Photo Credit: Cpl. Katelyn Hunter/Marine Corps

Developing local infrastructure will also lay the groundwork for Alliance for Prosperity, the first joint multi-million dollar project between the U.S., Honduras, Guatemala and El Salvador. The program will help fund schools and government institutions in order to stimulate economic growth in Central America. 

Infantry teams from the ground element will also fan out across the region to advise security forces on the front lines of the drug war. The Marines will train troops on small unit leadership, marksmanship, swimming, land navigation and physical fitness, Prentice said.

“They’ll serve as subject matter experts.” he said. “They’ll advise, mentor and train partner nation counterparts to improve interoperability and build their capacity to plan for and conduct missions.”

The ultimate goal of these interactions, Prentice added, is to enable them to provide security and prosperity to their citizens. The Marines have been dispatching security cooperation teams to the region for years in order to help partner militaries train for the challenges ahead. 

The U.S. has invested heavily in the militaries of these countries for a long time without any decrease in violence though, Rietig noted, adding that the local security forces themselves can sometimes create problems. Lack of oversight and transparency, corruption and a record of human rights abuses have not necessarily endeared citizens to their governments.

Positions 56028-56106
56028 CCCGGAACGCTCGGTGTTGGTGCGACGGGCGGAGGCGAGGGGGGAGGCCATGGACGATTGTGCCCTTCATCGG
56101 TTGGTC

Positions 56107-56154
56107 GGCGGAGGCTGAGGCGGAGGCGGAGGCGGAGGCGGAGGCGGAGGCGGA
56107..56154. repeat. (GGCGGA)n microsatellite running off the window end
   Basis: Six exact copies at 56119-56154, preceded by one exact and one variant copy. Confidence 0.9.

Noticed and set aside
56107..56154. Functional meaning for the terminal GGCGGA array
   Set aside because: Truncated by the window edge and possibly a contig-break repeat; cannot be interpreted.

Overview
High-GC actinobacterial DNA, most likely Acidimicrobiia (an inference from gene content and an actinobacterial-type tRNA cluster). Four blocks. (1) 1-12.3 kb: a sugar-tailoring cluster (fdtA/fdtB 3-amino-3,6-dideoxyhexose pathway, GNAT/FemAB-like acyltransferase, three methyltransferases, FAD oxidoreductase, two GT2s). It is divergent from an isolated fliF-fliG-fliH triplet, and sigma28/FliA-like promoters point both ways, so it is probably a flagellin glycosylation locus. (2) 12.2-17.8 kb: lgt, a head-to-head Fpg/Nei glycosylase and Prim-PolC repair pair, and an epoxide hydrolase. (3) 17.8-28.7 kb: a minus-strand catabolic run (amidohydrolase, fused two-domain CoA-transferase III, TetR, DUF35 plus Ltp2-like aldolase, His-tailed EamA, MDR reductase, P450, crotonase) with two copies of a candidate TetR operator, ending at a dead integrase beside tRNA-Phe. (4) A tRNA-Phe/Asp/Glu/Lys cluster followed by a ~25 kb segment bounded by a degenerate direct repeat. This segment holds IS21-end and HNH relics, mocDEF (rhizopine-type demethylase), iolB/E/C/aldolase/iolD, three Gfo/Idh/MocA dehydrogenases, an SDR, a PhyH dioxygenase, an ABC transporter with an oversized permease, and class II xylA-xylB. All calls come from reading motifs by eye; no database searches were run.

“[Marines] may encounter hesitation of the population towards them because historically people have very little trust in authorities and also very little trust in the military and police forces,” Rietig said.

Marines Attend Opening Ceremony
Cpl. Cesar Santiago, an electrician with Special Purpose Marine Air-Ground Task Force-Southern Command, receives a gift during an opening ceremony for a new classroom in Puerto Lempira, Honduras.
Photo Credit: Cpl. Katelyn Hunter/Marine Corps

Overcoming this is something the Marines trained for during their three-month work up for the deployment, which included extensive cultural awareness training and a specialized advisers' course at the Marine Corps Security Cooperation Group schoolhouse in Virginia.

Additionally, leaders will emphasize the need for positive engagement with Central Americans during liberty safety briefs, said Sgt. Maj. Wesley Schaffer, the unit's senior enlisted leader.

“[We'll] make sure they understand what type of environment they’re going into,” he said. “One of the things we’re pushing and we want Marines to understand is that this is a great opportunity to go into another culture and learn.”

Rietig said having Marines interacting with community members there presents an opportunity to make a long-term difference. It can help them understand the Marines are trustworthy, and helps the Marines understand the regional challenges. 

“When you hear the problems that they are encountering, it makes it so much more understandable,” she said. “It puts a face on these nameless statistics and problems.”